limits. The agency will focus on numeric pollution standards for receiving waters (designed in large part to quantify the success of best management
practices) rather than effluents limits that would apply directly to the stormwater discharges. It remains to be seen, however, how the agency and the
states issuing NPDES permits will incorporate the new guidance into permit conditions.
Cooling Water Intake Rule
EPA issued the final Cooling Water Intake Rule in August of 2014.
The rule, which is required under Section 316(B) of the Clean Water Act, is focused on reducing fish mortality from impingent and entrainment at water
intake structures. Environmental groups have pressed for mandatory closed-cycle cooling and nationally applicable standards. The rule allows for more
site-specific flexibility to meet the impingent and entrainment reduction goals, but each project will have to go through the process on a case-by-case
fact-specific basis. As the rule will affect approximately 1,200 electric utilities and large manufacturing sites, the potential costs of compliance are
Industry groups and environmental groups are both challenging the rule as being either too strict or too lax, depending upon the perspective of the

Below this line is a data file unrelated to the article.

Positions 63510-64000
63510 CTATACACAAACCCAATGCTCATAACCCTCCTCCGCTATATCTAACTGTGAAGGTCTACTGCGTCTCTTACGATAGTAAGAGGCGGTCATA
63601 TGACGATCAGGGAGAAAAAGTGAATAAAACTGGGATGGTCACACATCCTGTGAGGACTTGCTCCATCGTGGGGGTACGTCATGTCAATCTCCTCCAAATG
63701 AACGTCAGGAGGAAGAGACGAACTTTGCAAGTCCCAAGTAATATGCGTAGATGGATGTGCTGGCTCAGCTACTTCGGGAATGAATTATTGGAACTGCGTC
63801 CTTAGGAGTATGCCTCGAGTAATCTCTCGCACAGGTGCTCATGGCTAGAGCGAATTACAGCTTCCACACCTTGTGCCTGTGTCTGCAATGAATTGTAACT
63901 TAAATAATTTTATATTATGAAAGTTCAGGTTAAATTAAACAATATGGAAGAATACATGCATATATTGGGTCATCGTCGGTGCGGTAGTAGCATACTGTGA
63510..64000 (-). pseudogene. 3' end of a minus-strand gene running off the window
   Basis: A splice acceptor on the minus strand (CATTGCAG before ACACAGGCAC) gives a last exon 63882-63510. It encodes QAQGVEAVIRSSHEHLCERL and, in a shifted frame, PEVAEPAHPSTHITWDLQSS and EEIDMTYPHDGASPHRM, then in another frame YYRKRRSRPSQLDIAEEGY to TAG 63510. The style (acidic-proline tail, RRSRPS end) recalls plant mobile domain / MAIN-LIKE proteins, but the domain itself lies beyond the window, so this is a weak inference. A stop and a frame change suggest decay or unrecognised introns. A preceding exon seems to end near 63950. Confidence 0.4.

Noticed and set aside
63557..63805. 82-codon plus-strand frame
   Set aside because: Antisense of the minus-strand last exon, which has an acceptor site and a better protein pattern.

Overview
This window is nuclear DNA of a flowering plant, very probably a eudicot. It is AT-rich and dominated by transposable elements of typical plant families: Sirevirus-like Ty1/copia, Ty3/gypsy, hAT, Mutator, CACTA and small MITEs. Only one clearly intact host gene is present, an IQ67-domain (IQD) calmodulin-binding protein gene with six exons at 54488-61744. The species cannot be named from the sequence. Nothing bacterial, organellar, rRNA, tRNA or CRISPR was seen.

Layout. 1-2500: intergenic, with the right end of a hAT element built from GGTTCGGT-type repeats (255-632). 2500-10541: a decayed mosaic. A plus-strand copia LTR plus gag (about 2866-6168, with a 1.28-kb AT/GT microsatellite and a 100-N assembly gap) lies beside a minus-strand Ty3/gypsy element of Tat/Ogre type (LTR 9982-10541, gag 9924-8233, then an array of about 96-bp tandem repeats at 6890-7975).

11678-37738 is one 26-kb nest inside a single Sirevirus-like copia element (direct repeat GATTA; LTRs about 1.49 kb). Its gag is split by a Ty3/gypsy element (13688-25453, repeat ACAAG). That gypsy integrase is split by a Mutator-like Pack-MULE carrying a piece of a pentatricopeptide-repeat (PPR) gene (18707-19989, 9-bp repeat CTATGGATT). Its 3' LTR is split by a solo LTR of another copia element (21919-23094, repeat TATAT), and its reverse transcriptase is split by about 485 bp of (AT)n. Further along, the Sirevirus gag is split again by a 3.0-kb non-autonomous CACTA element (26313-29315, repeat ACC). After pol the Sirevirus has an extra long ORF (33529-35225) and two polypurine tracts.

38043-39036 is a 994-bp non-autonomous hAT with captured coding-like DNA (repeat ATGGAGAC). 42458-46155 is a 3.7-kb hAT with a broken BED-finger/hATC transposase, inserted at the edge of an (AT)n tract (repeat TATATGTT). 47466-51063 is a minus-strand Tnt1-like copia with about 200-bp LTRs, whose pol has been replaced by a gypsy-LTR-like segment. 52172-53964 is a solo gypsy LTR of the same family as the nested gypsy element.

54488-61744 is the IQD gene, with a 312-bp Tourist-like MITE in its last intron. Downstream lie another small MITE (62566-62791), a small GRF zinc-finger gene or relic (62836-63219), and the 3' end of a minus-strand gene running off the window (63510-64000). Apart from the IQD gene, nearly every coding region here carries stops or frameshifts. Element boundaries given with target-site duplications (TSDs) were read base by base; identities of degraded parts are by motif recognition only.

plaintiff. These cases have been consolidated into one case, Cooling Water Intake Structure Coalition v. EPA, which is being heard in the 2nd
Circuit Court of Appeals.
Industry groups estimate that the rule as drafted will cost hundreds of millions of dollars in existing plant improvements.
Power Plant Effluent Limitation Guidelines
For the first time in 33 years, EPA expects to issue in September 2015 new and updated effluent limitation guidelines (ELGs) for wastewater discharges from
power plants. These guidelines will focus on the discharge of toxic metals, including mercury, selenium and zinc from approximately 1,200 facilities. EPA
estimates that the cost of compliance could be as high as $954 million with virtually all sectors of the economy bearing some portion of that price tag.
Unless the current proposal is strengthened, environmental groups will likely challenge the ELGs. Upset by what they viewed as relaxation of the standards
in the original proposal, environmental groups filed two suits last summer under the Freedom of Information Act, seeking both technical data claimed to be
confidential and information on meetings held by the Office of Management and Budget that resulted in changes to the proposed guidelines. When finalized,
the ELGs could have an impact on the regulation of coal ash ponds and landfills under EPA’s recently issued coal combustion residuals rule to the extent
that discharges from those units are classified as point sources.